If you choose to manage Perimenopause symptoms at home. There are supplements that you can take. All supplement programs should begin with a good multi-vitamin specific to women (no need to take a million different pills here) and a good probiotic specific to women’s gut & vaginal health. BEFORE YOU START ANY PROGRAM – START A JOURNAL. Like I said there is no “magic pill”, we each have individual needs. For self-diagnosis, I recommend introducing one supplement at a time, for a minimum of 3 months (unless you have an adverse reaction) then stop it immediately. And log your progress. Our hormones fluctuate, week-to-week and month-to-month, and you are in a transition period, things will change. You need to be monitoring over a minimum of 3 monthly cycles before you can deem if something is helping, or not. At this stage of life, each month is a little different. The more you know about your body the better you will be able to gauge your true progress.
My Perimenopause started in my late 30s with super heavy periods, where if I didn’t catch it in time it literally was splashing on the floor right through my clothes in one big gush. It was awful. Luckily, I’m not easily embarrassed and my clientele at the time was all female. Then the break-through bleeding started to happen at the 2-week mark, lasting at least 3 days, and I felt like I was always on my period. Besides being bloated and irritable, this also induced anemia so I was physically exhausted. I started having anxiety & panic attacks and was just overall more miserable than happy. Under the guidance of a Doctor I began my journey trying the following:
1st I tried birth-control pills… No Go… Made it worse – still had breakthrough bleeding and the PMS was insane. CRAZY LAND
2nd I tried anti-depression medications… made me calm (my family begged me to go back on them when I eventually quit) but they made me gain weight and made me numb to the good things in life, just like they made me numb to the stresses of being a single mom and running my own business, which I needed help with at that time. Once I was past all that turmoil, was in a good relationship & place with my career, I found the anti-depression medication really hampered my ability to feel joy. And they were making me fat. Which, was its own misery.
3rd I tried just using pain medications – for when the symptoms got to be too much, and for help with my many migraines. But, they really did nothing except mask the symptoms and they ate my stomach. I now get Botox for migraines and its been a game changer.
4th I decided to give Endometrial Ablation a go. Well disappointment rained down when after 8 weeks of being out of commission, I still got a period. A light one lasting 3 days, but still a period. It did help though, I was able to get the anemia and most of the anxiety that came from being anemic under control and continued on my merry way. But… after 4 years it all started to come back… until over the course of the next 4 years, I was right back where I started.
Endometrial Ablation is a surgical procedure, requiring no incisions that destroys (ablates) the lining of your uterus. Highly effective for many women I know, I’m just the rarity. I do recommend it, even if you just want to take back control of your life and not have to plan it around having a period. There are just women like me where if everything isn’t destroyed, it actually grows back.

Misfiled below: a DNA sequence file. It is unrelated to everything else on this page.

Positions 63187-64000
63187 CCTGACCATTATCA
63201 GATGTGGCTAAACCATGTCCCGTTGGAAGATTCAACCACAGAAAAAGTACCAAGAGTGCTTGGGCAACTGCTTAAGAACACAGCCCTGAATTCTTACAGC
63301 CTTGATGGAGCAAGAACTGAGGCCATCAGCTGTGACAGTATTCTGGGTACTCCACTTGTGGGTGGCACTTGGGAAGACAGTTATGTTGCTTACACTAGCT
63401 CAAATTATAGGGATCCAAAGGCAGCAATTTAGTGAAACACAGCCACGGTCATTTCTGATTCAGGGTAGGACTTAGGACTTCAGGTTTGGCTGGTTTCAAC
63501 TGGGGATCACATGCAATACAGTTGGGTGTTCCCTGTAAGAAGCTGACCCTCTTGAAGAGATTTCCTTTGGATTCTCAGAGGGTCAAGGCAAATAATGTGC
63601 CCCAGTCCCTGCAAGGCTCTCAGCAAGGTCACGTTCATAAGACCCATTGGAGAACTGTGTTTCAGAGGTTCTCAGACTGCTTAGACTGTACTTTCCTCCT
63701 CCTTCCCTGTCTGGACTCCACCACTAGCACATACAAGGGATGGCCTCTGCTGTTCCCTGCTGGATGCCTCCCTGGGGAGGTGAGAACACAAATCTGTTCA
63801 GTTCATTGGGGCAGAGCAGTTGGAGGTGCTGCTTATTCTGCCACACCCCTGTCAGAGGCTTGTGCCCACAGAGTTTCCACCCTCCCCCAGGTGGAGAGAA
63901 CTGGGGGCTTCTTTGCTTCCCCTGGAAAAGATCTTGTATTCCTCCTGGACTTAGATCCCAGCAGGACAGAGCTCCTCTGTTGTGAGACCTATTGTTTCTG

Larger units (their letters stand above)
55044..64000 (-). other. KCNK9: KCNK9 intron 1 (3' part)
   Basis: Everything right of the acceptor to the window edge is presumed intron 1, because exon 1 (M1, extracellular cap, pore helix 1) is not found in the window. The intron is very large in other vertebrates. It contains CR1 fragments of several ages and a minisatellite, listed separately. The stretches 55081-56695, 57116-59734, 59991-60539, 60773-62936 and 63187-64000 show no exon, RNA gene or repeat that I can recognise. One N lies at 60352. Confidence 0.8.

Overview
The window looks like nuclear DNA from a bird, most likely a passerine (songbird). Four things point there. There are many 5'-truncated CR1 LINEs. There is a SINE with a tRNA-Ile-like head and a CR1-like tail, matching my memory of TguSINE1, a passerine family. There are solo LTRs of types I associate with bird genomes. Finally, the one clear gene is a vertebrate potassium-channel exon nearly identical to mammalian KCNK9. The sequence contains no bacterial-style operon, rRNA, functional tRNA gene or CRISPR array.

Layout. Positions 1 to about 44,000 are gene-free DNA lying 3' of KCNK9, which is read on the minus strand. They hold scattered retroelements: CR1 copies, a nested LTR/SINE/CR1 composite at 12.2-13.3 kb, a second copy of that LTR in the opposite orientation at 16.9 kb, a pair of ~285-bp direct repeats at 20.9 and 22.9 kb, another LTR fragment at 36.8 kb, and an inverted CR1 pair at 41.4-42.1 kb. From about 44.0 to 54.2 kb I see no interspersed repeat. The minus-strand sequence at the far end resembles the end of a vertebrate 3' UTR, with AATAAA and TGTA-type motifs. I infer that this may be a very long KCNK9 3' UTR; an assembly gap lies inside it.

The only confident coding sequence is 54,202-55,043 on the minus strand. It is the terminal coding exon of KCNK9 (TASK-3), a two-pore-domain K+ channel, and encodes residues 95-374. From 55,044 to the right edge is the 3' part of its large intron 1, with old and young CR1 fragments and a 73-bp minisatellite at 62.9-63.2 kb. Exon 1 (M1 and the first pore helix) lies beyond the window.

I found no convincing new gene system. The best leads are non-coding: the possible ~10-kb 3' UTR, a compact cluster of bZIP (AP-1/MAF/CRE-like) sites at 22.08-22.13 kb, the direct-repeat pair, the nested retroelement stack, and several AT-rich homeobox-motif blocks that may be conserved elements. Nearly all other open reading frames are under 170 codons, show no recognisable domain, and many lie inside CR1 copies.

5th times the charm. This time I demanded a hysterectomy -and compromised on a partial (where they leave the ovaries) allowing me to maintain some hormones, and continue my visits to “crazy town” where I periodically lose it for 3 days before my phantom period. They also removed my cervix as cancer was a concern. I am happy…ish… the no period is great… not having anemia and all the issues associated with that fantastic…Having no clue when I ovulate so I can’t totally predict my emotions however has been a bit of a battle. So I kept a journal, and my husband also began tracking my ups and downs so he could avoid “breathing in my presence” on those days, in case it ticked-me-off. Joy! “Not funny this week?” Is a legitimate question in our house…lol
6th after surgery I did try hormone therapy -in the form of estrogen pills inserted vaginally for symptoms of dryness and to see if it would balance with my progesterone. Hell no… for me it didn’t help at all! 100x worse! Oh my vagina was wet but I went mentally off the rails with: extreme mood swings, anxiety, flash intense anger and just overall misery. Everything seemed wrong with life. Went off that and decided on a more holistic approach. NOTE: When I went off allergy meds a week later the vaginal dryness problem disappeared. Geeze!
Perimenopause -What Works for Me:
Hydration – I drink one huge glass of water upon waking and any time I pee I go drink at least 4 oz. It’s a habit that works for me as I don’t have time to be sipping on water all day.
Probiotics – I personally take a formula specific to women’s health
Diet – I eliminated all yeast products from my diet… they give me hot flashes, bloating and make me ache. Yep, no bread or beer for me… and red wine has to be for rare occasions. The other items that set me off and aggravate my Perimenopause symptoms are MSG, Aspartame (I swear that stuff is pure poison), Wheat and Milk. For some reason I process cheese, yogurt & sour cream… but not milk. I drink almond milk. In addition, so I don’t become 300 lbs, I also limit my sugar intake. I can’t say Keto completely because I’m a chronic diet cheater. I do eat some fruit, and use honey…but overall I’m on a high protein, low to minimal carbs, full fat and real food diet. I do not do well on processed foods.